HDFS is the primary distributed storage used by Hadoop applications. A HDFS cluster primarily consists of a NameNode that manages the file system metadata and DataNodes that store the actual data. The HDFS Architecture Guide describes HDFS in detail. This user guide primarily deals with the interaction of users and administrators with HDFS clusters. The HDFS architecture diagram depicts basic interactions among NameNode, the DataNodes, and the clients. Clients contact NameNode for file metadata or file modifications and perform actual file I/O directly with the DataNodes.
The following are some of the salient features that could be of interest to many users.
- Hadoop, including HDFS, is well suited for distributed storage and distributed processing using commodity hardware. It is fault tolerant, scalable, and extremely simple to expand. MapReduce, well known for its simplicity and applicability for large set of distributed applications, is an integral part of Hadoop.
- HDFS is highly configurable with a default configuration well suited for many installations. Most of the time, configuration needs to be tuned only for very large clusters.
- Hadoop is written in Java and is supported on all major platforms.
- Hadoop supports shell-like commands to interact with HDFS directly.
- The NameNode and Datanodes have built in web servers that makes it easy to check current status of the cluster.
- New features and improvements are regularly implemented in HDFS. The following is a subset of useful features in HDFS:
- File permissions and authentication.
- Rack awareness: to take a node’s physical location into account while scheduling tasks and allocating storage.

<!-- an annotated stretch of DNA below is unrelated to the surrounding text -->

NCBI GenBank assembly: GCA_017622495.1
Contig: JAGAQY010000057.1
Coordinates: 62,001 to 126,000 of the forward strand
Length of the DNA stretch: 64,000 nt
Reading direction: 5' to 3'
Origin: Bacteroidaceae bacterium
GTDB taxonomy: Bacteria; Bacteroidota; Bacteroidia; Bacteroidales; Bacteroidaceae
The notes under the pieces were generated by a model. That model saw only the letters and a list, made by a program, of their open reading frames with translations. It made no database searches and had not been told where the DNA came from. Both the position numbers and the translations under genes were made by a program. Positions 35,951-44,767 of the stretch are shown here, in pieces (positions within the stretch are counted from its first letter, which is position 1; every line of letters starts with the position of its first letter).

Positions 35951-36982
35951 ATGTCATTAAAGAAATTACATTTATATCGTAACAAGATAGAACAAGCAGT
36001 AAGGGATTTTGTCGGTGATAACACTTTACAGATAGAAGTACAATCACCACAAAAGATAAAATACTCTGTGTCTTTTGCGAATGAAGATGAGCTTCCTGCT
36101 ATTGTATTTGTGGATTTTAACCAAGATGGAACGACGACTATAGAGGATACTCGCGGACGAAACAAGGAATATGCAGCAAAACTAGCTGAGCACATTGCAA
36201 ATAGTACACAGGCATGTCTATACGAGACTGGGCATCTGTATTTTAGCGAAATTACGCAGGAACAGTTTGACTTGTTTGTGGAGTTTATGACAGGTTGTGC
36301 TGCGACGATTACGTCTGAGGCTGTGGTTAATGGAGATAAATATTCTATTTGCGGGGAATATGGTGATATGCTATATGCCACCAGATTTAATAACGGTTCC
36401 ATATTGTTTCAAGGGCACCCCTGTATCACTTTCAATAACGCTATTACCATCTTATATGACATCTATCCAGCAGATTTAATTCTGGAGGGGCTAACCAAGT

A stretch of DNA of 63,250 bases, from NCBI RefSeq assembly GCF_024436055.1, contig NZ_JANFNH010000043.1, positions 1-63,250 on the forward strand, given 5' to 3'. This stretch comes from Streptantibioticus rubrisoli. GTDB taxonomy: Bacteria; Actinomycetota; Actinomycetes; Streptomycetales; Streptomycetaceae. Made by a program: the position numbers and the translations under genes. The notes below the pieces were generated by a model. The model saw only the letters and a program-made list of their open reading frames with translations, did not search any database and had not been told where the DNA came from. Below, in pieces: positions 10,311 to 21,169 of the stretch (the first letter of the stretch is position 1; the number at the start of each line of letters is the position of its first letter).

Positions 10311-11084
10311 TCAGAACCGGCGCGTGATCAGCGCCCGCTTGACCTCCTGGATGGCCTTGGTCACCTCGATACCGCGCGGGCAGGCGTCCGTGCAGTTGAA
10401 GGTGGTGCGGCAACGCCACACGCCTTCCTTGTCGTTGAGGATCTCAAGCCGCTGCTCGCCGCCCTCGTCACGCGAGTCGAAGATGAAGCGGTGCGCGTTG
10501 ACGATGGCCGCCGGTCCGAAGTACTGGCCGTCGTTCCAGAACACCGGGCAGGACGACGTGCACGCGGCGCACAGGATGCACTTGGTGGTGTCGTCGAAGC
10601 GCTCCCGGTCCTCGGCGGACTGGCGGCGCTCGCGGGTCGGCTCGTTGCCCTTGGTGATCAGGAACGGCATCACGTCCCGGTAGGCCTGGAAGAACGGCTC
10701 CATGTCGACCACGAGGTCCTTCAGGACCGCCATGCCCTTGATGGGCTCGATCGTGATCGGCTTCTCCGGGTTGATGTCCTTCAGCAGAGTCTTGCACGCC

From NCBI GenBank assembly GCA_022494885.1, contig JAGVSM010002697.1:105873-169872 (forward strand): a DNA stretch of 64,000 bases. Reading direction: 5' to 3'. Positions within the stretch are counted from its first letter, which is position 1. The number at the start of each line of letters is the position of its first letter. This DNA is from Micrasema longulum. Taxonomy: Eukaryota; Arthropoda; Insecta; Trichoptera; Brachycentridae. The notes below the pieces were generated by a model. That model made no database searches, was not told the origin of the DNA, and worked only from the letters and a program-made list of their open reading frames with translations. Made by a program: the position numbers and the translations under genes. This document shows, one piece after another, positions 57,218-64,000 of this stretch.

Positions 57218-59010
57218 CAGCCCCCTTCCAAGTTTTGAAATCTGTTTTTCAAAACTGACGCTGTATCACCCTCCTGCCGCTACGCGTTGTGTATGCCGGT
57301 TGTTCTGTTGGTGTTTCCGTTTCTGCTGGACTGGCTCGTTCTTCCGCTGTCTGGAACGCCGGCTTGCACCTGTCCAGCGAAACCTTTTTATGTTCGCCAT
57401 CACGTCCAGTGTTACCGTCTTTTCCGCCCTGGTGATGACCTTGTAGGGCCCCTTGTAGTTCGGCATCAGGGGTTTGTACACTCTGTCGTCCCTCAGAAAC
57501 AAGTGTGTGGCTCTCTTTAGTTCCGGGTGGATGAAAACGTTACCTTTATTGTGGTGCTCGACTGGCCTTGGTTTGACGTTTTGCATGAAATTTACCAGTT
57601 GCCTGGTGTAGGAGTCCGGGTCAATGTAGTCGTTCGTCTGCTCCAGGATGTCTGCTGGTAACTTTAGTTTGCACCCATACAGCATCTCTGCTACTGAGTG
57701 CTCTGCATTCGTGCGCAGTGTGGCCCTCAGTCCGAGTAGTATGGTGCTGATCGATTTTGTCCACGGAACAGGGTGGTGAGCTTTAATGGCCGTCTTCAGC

- Safemode: an administrative mode for maintenance.
- fsck: a utility to diagnose health of the file system, to find missing files or blocks.
- fetchdt: a utility to fetch DelegationToken and store it in a file on the local system.
- Rebalancer: tool to balance the cluster when the data is unevenly distributed among DataNodes.
- Upgrade and rollback: after a software upgrade, it is possible to rollback to HDFS’ state before the upgrade in case of unexpected problems.
- Secondary NameNode (deprecated): performs periodic checkpoints of the namespace and helps keep the size of file containing log of HDFS modifications within certain limits at the NameNode. Replaced by Checkpoint node.
- Checkpoint node: performs periodic checkpoints of the namespace and helps minimize the size of the log stored at the NameNode containing changes to the HDFS. Replaces the role previously filled by the Secondary NameNode. NameNode allows multiple Checkpoint nodes simultaneously, as long as there are no Backup nodes registered with the system.
- Backup node: An extension to the Checkpoint node. In addition to checkpointing it also receives a stream of edits from the NameNode and maintains its own in-memory copy of the namespace, which is always in sync with the active NameNode namespace state. Only one Backup node may be registered with the NameNode at once.